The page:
UniStar, in the meantime has withdrawn its application to build the Nine Mile Point-3 EPR in upstate New York. Ameren has suspended its NRC application to build an EPR in Missouri. PPL has likewise suspended its NRC application to build an EPR at Bell Bend, Pennsylvania.

The AREVA announcement suspending the NRC design review process sows more doubt for French reactors in the US ever being constructed, given that a license cannot be issued without the agency approving design safety.

AREVA's EPR project at Olkiluoto-3 in Finland is 9 years behind schedule and construction cost overruns skyrocketing from Euros 3.2 billion to Euros 8 billion. AREVA's EPR project in Flamanville, France is similarly delayed with a significant cost overrun.


Nucler power's “managerial disaster” still true 30-years later  

Forbes magazine’s February 11, 1985 cover story headlined “Nuclear Follies.” The business investment journal wrote “The failure of the U.S. nuclear power program ranks as the largest managerial disaster in business history, a disaster on a monumental scale… only the blind or the biased can now think that the money has been well spent.” 

Fast forward thirty years, we see the nuclear industry still imploding.  The “blind or biased” now include industry front groups like “Nuclear Matters” arguing that American taxpayers and ratepayers should still be bailing out the teetering industry at any cost.  Ex-Environmental Protection Agency head Carol Browner and former New Hampshire Senator Judd Gregg were recently stumping in Northern Ohio on behalf of industry to keep the deteriorating nuclear power plant there from closing.  However, their effort to spin the continued demise of dirty, dangerous and expensive nuclear power as a critical missed opportunity completely ignores the historic context that Forbes benchmarked decades ago for the business investment community. Nuclear power is fundamentally uneconomical. It has failed in the U.S. market economy and continues to fail worldwide.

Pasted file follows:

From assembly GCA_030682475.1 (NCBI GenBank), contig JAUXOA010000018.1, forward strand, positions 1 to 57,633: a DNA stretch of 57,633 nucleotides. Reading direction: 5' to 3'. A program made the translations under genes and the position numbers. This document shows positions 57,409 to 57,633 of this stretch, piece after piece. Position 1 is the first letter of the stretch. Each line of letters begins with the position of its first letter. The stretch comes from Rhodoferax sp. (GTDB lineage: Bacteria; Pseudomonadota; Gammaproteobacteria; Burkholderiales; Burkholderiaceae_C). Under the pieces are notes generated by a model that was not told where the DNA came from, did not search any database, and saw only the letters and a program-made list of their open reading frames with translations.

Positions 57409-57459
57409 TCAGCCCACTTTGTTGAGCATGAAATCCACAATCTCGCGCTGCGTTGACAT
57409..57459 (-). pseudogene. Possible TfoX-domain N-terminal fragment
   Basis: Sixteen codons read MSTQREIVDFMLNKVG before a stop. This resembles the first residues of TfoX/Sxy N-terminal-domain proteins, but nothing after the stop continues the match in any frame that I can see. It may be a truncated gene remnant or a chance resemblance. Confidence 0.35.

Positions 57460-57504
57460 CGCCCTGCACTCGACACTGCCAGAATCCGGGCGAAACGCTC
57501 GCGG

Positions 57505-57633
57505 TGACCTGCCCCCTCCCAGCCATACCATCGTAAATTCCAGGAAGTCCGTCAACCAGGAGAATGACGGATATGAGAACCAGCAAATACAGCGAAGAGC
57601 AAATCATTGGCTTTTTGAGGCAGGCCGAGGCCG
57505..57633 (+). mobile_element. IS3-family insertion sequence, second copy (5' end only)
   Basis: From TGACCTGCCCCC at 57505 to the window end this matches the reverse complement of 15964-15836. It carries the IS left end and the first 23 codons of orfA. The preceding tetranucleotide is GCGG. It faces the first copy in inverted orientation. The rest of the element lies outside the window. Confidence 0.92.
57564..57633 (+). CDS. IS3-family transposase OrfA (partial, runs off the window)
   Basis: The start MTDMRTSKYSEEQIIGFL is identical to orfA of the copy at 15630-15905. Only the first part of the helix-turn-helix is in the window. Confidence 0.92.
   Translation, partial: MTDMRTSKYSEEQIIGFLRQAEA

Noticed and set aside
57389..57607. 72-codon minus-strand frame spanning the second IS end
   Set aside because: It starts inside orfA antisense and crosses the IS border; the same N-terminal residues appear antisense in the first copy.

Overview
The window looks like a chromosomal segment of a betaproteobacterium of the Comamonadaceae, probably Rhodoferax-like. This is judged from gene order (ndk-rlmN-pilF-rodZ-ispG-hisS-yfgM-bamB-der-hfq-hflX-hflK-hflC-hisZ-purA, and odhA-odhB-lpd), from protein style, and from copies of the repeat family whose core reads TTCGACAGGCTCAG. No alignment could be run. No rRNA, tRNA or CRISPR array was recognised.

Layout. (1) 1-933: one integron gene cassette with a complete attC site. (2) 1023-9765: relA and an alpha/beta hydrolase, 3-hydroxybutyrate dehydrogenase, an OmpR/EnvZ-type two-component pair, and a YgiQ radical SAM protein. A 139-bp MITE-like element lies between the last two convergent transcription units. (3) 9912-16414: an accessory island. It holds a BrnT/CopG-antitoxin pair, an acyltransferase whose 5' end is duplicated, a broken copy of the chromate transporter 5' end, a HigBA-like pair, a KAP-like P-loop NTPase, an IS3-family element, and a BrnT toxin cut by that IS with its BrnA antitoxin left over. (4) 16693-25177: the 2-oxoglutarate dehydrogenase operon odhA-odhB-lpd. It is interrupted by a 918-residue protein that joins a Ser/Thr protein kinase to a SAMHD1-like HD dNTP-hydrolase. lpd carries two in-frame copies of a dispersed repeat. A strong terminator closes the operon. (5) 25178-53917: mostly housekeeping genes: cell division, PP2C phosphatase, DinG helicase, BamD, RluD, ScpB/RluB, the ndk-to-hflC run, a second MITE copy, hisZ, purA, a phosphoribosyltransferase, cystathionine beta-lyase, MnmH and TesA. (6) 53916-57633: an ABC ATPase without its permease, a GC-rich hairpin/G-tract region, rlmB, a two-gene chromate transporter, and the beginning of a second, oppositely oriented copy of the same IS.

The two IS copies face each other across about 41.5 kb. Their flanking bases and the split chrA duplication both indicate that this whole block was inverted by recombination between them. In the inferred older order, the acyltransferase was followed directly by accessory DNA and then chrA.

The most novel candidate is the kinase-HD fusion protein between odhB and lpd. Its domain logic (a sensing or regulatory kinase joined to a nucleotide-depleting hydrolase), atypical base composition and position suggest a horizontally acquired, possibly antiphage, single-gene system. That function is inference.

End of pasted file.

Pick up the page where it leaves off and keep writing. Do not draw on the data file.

Browner and Gregg’s snapshot of the remaining 99 U.S. reactors being down from 104 units needs to be put into an accurate historical context. In fact, the remaining 99 reactors are down from the 133 units originally licensed to commercially operate, which are down from 227 units that applied for construction permits and down again from 253 units ordered by the U.S. industry. This steady retreat is actually down from the 1,000 reactors that President Nixon’s “Project Independence” said would be operational by the year 2000.  

In fact, what Browner, Gregg and their cohorts are suggesting is that the American people invest even more to prop up what Forbes then cautioned investors “is a defeat for the U.S. consumer and the competitiveness of U.S. industry, for the utilities that undertook the program and for the private enterprise system that made it possible.”

The nuclear industry is being priced out of the energy service market and at the same time becoming increasingly dangerous as a result of financial shortcuts and regulatory capture. The good news is that nuclear power is being replaced by rapidly growing solar and wind energy industries, energy efficiency and conservation. No surprise that Nuclear Matters, which is funded by the nuclear giant Exelon Corporation, would have the American consumers put the brakes on a 21st Century of  affordable and renewable energy competition and instead stay the course with a rerun of Forbes’ 1985 warning.